Kalama Sutta is a key part of the Buddhist teaching that tells you to question everything, not to blindly follow any dogma or teacher. This is one of the features that make this religion/philosophy so special however this view seems to be contradictory in many Buddhist circles. Many monks and Buddhists shave their heads and wear mallahs to identify themselves more with the doctrine (ego and attachment) or perhaps to fit in better within the "Buddhist gang" as if this dogma was the ultimate truth and they may get offended when you "dare" to question their "faith" or their idolized masters.
They rarely question the Sangha with psychology, existential philosophy, other religions and they seem to fall in love with it following this process of dependency by illusionment/attachment/joy and ultimately doubt disillusionment/detachment/sadness which is clearly explained in the Buddhist sutra itself.
Osel Hita (a Spaniard who has appointed by the Dalai Lama as the reincarnation of lama Yeshe) quit Buddhism and complained about how much suffering he had to endure during his childhood nevertheless this is rarely debated within Buddhist circles. In some Buddhist countries children are indoctrinated in the dogma therefore they see it as truth and don't question it therefore it is used as a political tool for the masses.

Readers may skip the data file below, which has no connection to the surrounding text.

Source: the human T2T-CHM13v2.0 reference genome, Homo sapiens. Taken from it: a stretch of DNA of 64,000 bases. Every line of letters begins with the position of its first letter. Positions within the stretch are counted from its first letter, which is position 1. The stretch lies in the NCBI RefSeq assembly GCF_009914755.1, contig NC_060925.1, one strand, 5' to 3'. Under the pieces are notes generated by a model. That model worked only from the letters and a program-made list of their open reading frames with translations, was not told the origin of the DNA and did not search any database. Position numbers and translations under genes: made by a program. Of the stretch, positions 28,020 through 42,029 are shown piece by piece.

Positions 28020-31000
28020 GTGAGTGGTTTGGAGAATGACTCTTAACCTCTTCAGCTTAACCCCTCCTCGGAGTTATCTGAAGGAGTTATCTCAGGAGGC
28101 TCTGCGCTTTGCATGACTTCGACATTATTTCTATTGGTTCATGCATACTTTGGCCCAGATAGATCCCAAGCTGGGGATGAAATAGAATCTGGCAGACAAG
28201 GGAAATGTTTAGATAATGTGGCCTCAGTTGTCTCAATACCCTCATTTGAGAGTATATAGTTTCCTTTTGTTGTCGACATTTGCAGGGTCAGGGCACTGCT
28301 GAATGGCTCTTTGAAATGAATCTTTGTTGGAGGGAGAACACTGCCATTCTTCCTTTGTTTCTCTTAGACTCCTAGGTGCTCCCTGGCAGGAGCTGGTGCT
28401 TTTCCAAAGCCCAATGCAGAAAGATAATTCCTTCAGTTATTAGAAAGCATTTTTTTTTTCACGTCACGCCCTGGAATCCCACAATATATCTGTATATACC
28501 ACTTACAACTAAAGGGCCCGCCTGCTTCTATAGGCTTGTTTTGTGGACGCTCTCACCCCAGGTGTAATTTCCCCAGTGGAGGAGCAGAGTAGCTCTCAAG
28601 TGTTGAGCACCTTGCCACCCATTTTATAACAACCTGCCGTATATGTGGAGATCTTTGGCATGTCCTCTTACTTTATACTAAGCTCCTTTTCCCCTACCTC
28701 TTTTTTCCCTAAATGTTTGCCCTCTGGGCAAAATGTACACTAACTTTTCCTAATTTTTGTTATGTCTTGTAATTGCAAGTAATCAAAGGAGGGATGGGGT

It is true that the Sangha may have saved some peoples lives and so has the army, Scientology and the Christian Church but this has to do with psychology, purpose in life and mental health and it doesn't make Buddhism any better.
Meditation has been proven by the World Health Organization to be beneficial for mental health nevertheless you don't hear much from monks that you don't really need to be a Buddhist to meditate.
Some features of the dogma such us Bardos, Rebirth or (reincarnation), Samsara or even Enlightenment have vague definitions or are impossible to double check because they are based of the subjective experiences of masters or monks and it's up to the practitioner to believe them or not and have the same credibility has "original sin, virgin birth, Heaven, etc." and even less than the Simulation Hypothesis. Some people left Buddhism because their views on the oneness of consciousness or karma were not compatible with the view shared by the particular sect (Zen, Chan, Tibetan, etc).
Siddhārtha Gautama was a dissident of believes the vedas to attain enlightenment and escape the wheel so Samsara so was Jesus Christ, and Lao Tse and the main spiritual figures in human history. Isn't Kalama Sutta encouraging you to do just that? Isn't Kalama Sutta telling you that it's better to be a free-thinker than a Buddhist, at least in some cases? Isn't it Buddhistic to go beyond Buddhism?
“A man is his own easiest dupe, for what he wishes to be true he generally believes to be true.“ Demosthenes 384-322 BC
“Sometimes people don't want to hear the truth because they don't want their illusions destroyed.” Friedrich Nietzsche
“You can't convince a believer of anything; for their belief is not based on evidence, it's based on a deep seated need to believe” Carl Sagan
“If you would be a real seeker after truth, it is necessary that at least once in your life you doubt, as far as possible, all things.” ― René Descartes
“My religion is based on truth and non-violence. Truth is my God. Non-violence is the means of realising Him.“ Mahatma Gandhi
John 8:32 “Then you will know the truth, and the truth will set you free.”
“There are only two mistakes one can make along the road to truth: not going all the way, and not starting.” Buddha? (or not...doesn't matter)